Freedom to Get Jobbed

As many people know, last year British rock band Radiohead offered its album, “In Rainbows,” for download under a system whereby the purchaser could choose how much he or she wanted to pay -- as low as $0. As expected, many people downloaded it for free. But mysteriously, 38% of people who downloaded it actually decided to purchase it for an average of $6. This was a great success for Radiohead, which essentially stole the market share from pirates (who inevitably would have distributed it for free), and still made several million dollars. But why would anyone pay for it when they could legally get it for free? Why? Possible answers include:
(1) They were just really, really stupid; (2) Getting stuff for free is not as exciting when it's not illegal; (3) They thought it was some kind of psychological test; (4) They felt bad about all the music they downloaded illegally, and misguidedly thought paying for this one would make up for it; (5) They believed that we, like, have to support each other, man; (6) They thought that Radiohead wasn't wealthy enough yet; (7) They needed a couple extra rewards points on their credit cards to obtain a coveted item; (9) They owed Radiohead money, anyway; (10) They were relatives of Radiohead members who wanted to help the band "make it on their own"; (11) They realized that if enough people paid something, they could prove that a band can make money even when it gives its music away, thereby helping to create an environment where other bands feel confident to give away their music for free, too, resulting in cheaper music for consumers.*
On January 1, 2008, after giving away their album for free, Radiohead began to sell it for prices as high as $13.98. Amazingly, in its first week, the album ranked as the top-selling album in the U.S. As of January 10, 122,000 copies were sold in the United States. But why would anyone want to then buy the CD for a fixed price when they could have gotten it for free? Why? Possible answers include:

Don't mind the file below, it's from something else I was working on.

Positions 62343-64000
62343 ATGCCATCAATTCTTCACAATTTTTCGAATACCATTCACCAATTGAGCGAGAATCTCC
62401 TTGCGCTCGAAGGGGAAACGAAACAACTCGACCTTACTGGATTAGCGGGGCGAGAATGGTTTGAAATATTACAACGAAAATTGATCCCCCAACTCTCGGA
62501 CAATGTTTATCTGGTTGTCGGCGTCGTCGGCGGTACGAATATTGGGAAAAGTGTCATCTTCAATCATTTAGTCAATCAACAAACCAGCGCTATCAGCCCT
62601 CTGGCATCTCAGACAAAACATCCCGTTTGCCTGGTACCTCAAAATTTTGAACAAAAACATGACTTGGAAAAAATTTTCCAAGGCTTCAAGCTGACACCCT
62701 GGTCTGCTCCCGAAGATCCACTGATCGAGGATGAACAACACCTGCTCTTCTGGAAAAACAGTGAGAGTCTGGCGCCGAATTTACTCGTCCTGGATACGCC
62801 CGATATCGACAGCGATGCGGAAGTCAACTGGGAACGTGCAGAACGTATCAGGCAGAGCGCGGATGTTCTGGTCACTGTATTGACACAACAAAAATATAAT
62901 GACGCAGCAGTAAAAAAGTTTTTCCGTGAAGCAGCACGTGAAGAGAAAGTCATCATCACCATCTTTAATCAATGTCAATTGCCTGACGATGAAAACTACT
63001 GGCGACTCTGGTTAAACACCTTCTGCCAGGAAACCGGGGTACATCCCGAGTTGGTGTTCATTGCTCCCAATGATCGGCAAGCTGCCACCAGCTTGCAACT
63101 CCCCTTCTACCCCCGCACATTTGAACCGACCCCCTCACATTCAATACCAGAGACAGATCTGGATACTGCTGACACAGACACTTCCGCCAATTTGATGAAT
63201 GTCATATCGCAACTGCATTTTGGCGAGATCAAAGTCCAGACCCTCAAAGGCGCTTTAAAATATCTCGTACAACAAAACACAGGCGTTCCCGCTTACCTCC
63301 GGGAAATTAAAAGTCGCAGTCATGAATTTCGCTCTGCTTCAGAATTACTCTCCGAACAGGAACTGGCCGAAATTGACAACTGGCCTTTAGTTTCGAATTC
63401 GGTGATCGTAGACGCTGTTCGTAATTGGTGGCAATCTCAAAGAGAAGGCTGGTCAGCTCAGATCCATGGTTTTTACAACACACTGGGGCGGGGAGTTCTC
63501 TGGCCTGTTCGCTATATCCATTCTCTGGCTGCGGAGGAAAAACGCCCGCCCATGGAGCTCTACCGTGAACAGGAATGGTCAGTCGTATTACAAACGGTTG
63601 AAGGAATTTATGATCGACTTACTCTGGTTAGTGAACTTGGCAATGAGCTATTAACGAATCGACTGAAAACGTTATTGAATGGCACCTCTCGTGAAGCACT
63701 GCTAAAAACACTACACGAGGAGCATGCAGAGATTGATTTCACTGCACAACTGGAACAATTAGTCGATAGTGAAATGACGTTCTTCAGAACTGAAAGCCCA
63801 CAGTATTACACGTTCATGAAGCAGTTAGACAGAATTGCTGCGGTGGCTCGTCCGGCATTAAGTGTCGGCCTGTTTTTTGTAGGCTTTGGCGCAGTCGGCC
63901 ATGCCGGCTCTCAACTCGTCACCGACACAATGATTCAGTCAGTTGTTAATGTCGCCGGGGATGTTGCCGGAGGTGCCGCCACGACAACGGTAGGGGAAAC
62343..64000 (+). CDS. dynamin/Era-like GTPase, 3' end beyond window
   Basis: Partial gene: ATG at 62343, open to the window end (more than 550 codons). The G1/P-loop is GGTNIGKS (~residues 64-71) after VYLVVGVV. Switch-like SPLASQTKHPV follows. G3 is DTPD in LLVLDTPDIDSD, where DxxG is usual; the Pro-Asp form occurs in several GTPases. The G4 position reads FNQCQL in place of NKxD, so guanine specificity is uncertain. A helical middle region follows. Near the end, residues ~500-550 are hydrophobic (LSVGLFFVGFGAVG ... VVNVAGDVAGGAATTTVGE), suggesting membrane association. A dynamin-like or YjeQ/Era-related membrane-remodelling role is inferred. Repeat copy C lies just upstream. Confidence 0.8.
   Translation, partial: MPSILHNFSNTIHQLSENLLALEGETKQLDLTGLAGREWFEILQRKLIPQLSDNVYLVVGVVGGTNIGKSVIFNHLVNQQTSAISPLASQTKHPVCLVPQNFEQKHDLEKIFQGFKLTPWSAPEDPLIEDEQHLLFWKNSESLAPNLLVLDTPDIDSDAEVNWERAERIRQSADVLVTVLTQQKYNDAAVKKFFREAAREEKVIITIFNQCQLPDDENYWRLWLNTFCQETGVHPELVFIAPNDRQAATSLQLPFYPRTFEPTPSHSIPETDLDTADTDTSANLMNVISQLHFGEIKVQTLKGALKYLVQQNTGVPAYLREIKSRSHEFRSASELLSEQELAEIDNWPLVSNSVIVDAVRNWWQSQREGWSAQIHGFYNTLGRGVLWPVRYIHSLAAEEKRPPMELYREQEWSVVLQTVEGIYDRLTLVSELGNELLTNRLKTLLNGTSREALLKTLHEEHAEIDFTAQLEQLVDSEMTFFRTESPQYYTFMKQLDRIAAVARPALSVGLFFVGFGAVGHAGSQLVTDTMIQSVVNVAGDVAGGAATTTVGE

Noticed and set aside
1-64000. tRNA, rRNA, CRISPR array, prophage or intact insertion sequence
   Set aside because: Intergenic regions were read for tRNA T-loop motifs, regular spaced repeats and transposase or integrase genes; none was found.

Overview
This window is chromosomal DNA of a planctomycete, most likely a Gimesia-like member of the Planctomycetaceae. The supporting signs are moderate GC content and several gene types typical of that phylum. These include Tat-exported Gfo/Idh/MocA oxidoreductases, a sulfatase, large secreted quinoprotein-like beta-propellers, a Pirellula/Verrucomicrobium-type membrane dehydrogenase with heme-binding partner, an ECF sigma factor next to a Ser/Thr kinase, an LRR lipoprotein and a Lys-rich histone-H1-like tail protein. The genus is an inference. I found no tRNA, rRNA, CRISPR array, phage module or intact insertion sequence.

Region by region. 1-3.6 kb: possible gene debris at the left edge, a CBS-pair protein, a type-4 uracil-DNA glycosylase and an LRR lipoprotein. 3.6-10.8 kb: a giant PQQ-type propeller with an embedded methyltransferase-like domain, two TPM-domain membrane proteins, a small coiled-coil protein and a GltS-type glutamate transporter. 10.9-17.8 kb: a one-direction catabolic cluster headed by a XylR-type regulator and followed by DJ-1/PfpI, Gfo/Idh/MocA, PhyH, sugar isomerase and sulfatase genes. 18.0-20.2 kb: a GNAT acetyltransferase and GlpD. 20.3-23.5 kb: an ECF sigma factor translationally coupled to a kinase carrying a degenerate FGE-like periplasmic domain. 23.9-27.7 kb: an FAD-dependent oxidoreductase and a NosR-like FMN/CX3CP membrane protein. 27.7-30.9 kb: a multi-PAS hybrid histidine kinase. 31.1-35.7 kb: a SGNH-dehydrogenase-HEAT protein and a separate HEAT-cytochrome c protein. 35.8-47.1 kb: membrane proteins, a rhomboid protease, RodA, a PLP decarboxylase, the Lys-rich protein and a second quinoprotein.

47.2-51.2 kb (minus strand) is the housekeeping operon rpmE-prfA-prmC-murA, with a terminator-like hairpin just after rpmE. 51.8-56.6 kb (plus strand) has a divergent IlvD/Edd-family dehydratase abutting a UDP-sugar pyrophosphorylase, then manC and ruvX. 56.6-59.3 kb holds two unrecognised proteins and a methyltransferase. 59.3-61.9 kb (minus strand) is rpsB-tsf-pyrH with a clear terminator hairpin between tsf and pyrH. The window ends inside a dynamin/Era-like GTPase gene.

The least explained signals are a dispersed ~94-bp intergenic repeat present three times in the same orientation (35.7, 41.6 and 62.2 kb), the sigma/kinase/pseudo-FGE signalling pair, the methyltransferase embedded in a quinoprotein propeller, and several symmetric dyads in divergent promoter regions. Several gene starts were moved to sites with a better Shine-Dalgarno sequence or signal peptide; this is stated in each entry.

(1) They're just suckers; (2) They thought it was a slightly different recording; (3) They weren't cool enough-- nobody told them it was available for free until it was too late; (4) CD digital quality sounds so much better than mp3 digital quality; (5) They wanted a physical CD case with liner notes to leave on the coffee table so friends think they're hip; (6) They couldn't handle the pressure of choosing their own price; needed the structure provided by price tag; (7) They hate iPods and iTunes, and don't realize that there are other mp3 players on the market; (8) They wanted to punish Radiohead for trying to trick them into getting something for nothing; (9) They had way too much money lying around.

What do you think? Leave your comments!

* I snuck in a logical reason (number 11) among all the humorous, snarky ones. Sorry!